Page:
Voters stand in line to cast their ballots during the first day of early voting in the US Senate runoff at the Gwinnett Fairgrounds, December 14, 2020, in Atlanta, Georgia.
Tami Chappell | AFP | Getty Images
Apprehension about Georgia's Senate runoff election Tuesday helped fuel a sharp New Year's selloff, and politics could continue to unhinge the stock market even after the outcome is known.
Policy strategists say the results could take several days, if the vote is as close as expected. The runoff for two Senate seats is the final determinant of the 2020 election, and at stake is control of the U.S. Senate. Wall Street has widely expected at least one Republican would win, keeping the GOP in control.
Stocks traded sharply lower on the first trading day of the year, with the S&P 500 and Dow hitting a new record high in early trading before falling sharply.
Traders said there were multiple causes for selling, including concerns about the pandemic, with new shutdowns in the U.K. and the slow distribution of the vaccine in the U.S., as well as political risk and a growing concern Democrats could win in Georgia.
Sen. David Perdue is being challenged by Democrat Jon Ossoff, while GOP Sen. Kelly Loeffler is running against Democrat Raphael Warnock. None of the candidates had more than 50% of the vote in the Nov. 3 election, so Georgia law required a runoff election between the two leading candidates for each seat.
There is also another unusual political event overhanging the market.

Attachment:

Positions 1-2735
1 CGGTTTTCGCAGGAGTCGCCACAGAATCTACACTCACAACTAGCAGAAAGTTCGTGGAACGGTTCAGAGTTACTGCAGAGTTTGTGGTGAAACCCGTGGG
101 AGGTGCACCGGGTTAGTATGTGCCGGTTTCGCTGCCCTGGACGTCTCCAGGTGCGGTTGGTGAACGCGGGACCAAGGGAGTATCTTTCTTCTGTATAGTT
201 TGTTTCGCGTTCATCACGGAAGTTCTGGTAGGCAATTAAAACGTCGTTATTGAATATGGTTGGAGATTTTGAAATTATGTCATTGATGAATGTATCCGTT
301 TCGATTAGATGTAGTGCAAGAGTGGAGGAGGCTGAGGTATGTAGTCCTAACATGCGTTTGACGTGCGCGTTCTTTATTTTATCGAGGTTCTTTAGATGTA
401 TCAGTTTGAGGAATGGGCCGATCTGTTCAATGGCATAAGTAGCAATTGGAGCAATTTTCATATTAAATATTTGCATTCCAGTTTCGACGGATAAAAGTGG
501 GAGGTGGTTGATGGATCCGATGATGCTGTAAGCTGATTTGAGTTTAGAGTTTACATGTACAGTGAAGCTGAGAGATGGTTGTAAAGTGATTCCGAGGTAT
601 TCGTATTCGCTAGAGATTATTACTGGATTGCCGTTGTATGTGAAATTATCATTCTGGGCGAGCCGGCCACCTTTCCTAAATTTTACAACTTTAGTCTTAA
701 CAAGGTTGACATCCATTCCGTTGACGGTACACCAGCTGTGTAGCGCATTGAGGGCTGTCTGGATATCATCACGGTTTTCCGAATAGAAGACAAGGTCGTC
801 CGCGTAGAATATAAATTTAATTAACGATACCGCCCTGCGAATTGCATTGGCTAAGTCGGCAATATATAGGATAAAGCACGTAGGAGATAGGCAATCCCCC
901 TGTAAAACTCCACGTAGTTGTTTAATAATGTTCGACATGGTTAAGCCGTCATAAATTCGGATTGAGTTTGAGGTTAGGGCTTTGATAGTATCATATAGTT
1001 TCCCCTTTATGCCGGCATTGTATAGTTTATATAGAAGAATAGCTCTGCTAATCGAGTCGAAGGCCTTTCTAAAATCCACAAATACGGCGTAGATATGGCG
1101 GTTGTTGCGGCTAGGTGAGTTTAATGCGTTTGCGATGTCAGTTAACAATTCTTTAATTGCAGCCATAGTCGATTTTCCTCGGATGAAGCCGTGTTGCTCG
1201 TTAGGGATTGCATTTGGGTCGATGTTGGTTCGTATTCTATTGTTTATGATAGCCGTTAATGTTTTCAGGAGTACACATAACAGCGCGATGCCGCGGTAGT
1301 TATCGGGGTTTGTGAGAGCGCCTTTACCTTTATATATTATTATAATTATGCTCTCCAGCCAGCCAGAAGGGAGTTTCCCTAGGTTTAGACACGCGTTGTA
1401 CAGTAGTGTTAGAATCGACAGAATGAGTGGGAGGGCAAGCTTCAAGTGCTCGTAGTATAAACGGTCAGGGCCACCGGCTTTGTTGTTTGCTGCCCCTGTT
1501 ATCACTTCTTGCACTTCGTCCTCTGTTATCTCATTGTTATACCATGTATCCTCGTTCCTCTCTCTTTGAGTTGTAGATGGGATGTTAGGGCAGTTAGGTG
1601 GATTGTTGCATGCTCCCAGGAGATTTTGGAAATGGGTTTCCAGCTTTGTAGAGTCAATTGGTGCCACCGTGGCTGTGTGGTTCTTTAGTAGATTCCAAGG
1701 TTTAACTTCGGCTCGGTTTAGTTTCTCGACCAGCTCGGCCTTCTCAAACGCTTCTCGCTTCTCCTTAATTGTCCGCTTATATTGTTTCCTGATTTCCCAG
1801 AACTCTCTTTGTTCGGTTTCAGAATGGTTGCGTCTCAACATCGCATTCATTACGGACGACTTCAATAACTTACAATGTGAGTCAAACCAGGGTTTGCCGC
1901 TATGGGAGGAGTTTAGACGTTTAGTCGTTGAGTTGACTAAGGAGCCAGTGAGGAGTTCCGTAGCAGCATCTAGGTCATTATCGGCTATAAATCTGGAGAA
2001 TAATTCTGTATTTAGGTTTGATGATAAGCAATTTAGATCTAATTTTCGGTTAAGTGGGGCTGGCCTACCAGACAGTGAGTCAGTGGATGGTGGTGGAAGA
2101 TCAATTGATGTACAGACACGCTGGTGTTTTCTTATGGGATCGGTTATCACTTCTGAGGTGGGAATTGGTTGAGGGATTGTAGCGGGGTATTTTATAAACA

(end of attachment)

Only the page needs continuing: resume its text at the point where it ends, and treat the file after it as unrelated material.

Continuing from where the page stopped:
Normally, the formal certification of the electoral college vote is pro forma, but on Wednesday some Republicans plan to challenge some states' results and that could force debate and votes in both chambers of Congress.
At the end of the day, President-elect Joe Biden's win is expected to be certified, but the dissension could add to tensions.
"It's not surprising at all that you're having this pullback," said Julian Emanuel, head of equity and derivatives strategy at BTIG. "The question is when you look at the next two or three days, is it a catalyst for further pullback? ... The market is concerned that Democratic control of the Senate would manifest itself as risk off. Given the fact that the market is so overbought ... it wouldn't surprise us to see a 10% to 15% down move in the near term."
The worry for the stock market is that if the two Senate seats are taken by Democrats, each party would have 50 seats but Vice President-elect Kamala Harris would cast the tie vote after she takes office. Biden would then be able to press more of his agenda, including capital gains and corporate tax increases.
"I think the market has priced in the fact that at least one of these two seats is going to a Republican," Cowen CEO Jeffrey Solomon said on CNBC's "Squawk on the Street." "The market definitely likes it where the executive branch and legislative branch are not in the same camp. If it turns out we get two Democrats elected, we're likely to see some reaction to that ... Irrespective of who controls the House and Senate, I think we're going to see significant fiscal spend, and there's going to be an infrastructure bill."
Solomon said he expects a sell-off would create a buying opportunity.
Emanuel agrees, and he expects the S&P 500 to go to 4,000 this year after an early sell-off.
"We knew all these things as risks on Dec. 31, and we knew them all for the most part of December, but basically people felt as if they wanted to be fully invested coming into year end," he said. "The market tends not to respond until it's staring right in the face. And that's today."